The surprising outcome of the abortion vote in the Kansas Primary Election earlier this week has pro-choice advocates everywhere wondering the same thing: Do the results provide a “yellow-brick-road” pathway to wins for choice in other states, including West Virginia?
There are some notable parallels between Kansas and West Virginia.
Kansas, like West Virginia, is a deeply red state. Republicans have the largest voting block with 44 percent, compared with 39 percent in West Virginia, which is also the largest registration. And, also like West Virginia, Republicans hold supermajorities in both chambers of the Kansas legislature.
One might conclude that most Kansas voters would be anxious to repeal a provision in the state constitution protecting abortion rights so the legislature could outlaw the procedure. However, the opposite happened and by an overwhelming 59-41 margin, voters rejected the constitutional amendment.
Advocates of maintaining the abortion protection knew they had to appeal to GOP voters rather than relying only on traditional pro-choice Democrats. Abortion rights organizer Jae Gray told the Washington Post, “We believe every Kansan has a right to make personal health-care decisions without government overreach—that’s obviously a conservative-friendly talking point. We were not just talking to Democrats.”
That argument came up frequently in the abortion debate during the special session of the West Virginia Legislature last week, but it was made by Democrats, and it did not persuade many, if any, Republicans.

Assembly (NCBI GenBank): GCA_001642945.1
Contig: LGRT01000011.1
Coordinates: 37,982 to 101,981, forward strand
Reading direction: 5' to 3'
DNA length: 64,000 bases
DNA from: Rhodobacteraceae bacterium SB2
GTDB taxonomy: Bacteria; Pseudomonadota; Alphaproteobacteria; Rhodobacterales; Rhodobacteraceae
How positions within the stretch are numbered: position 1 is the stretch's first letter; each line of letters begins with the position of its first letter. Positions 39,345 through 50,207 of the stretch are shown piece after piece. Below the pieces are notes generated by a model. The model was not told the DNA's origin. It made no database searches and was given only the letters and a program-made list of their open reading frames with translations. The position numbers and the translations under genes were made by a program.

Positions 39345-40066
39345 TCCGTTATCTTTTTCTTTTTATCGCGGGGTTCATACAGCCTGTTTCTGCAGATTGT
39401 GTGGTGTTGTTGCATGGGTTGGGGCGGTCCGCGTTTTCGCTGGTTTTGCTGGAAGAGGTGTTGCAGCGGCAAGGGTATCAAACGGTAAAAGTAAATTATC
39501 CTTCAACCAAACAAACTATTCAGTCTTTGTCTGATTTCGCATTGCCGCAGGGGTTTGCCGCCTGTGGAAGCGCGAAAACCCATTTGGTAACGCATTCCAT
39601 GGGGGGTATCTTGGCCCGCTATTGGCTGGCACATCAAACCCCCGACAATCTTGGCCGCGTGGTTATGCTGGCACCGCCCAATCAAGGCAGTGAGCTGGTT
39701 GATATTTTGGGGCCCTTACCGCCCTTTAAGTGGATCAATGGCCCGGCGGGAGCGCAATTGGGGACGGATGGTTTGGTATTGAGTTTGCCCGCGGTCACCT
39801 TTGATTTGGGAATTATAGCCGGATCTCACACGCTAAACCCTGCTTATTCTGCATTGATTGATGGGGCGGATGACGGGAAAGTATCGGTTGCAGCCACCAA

GOP lawmakers primarily divided into two camps—one that wanted no exceptions for rape and incest and criminal penalties for doctors who perform abortions and another that preferred no criminal penalties and limited exceptions.
But there was never any question that the goal for Republicans was to outlaw abortion.
Dave Helling, veteran political columnist with the Kansas City Star wrote that Johnson County—the state’s largest county and a suburb of Kansas City—played a major role in defeating the amendment.
“While pockets of conservative votes still exist, the county is clearly marching slowly away from Donald Trump Republicanism and toward—something else,” Helling wrote. “It’s an extraordinarily important trend, mirrored in suburban communities across the country.”
We do not have a “Johnson County” in West Virginia. The Trump Republicanism feels as strong now as it was in 2020 or 2016. Johnson County was one of five Kansas Counties that voted for Joe Biden, while every West Virginia County backed Trump…overwhelmingly.
Additionally, West Virginians who want to maintain some level of reproductive freedom do not have a single issue to campaign on as they did in Kansas City. They face the more complicated challenge of highlighting the issue in legislative races and trying to sustain a show of force when lawmakers are in session.
The outcome of the Kansas election demonstrates that even in a red state, most voters want to keep abortion legal. The pro-choice advocates in West Virginia will be heartened by that outcome, but when they push for abortion rights here, they will get the feeling that they’re not in Kansas anymore.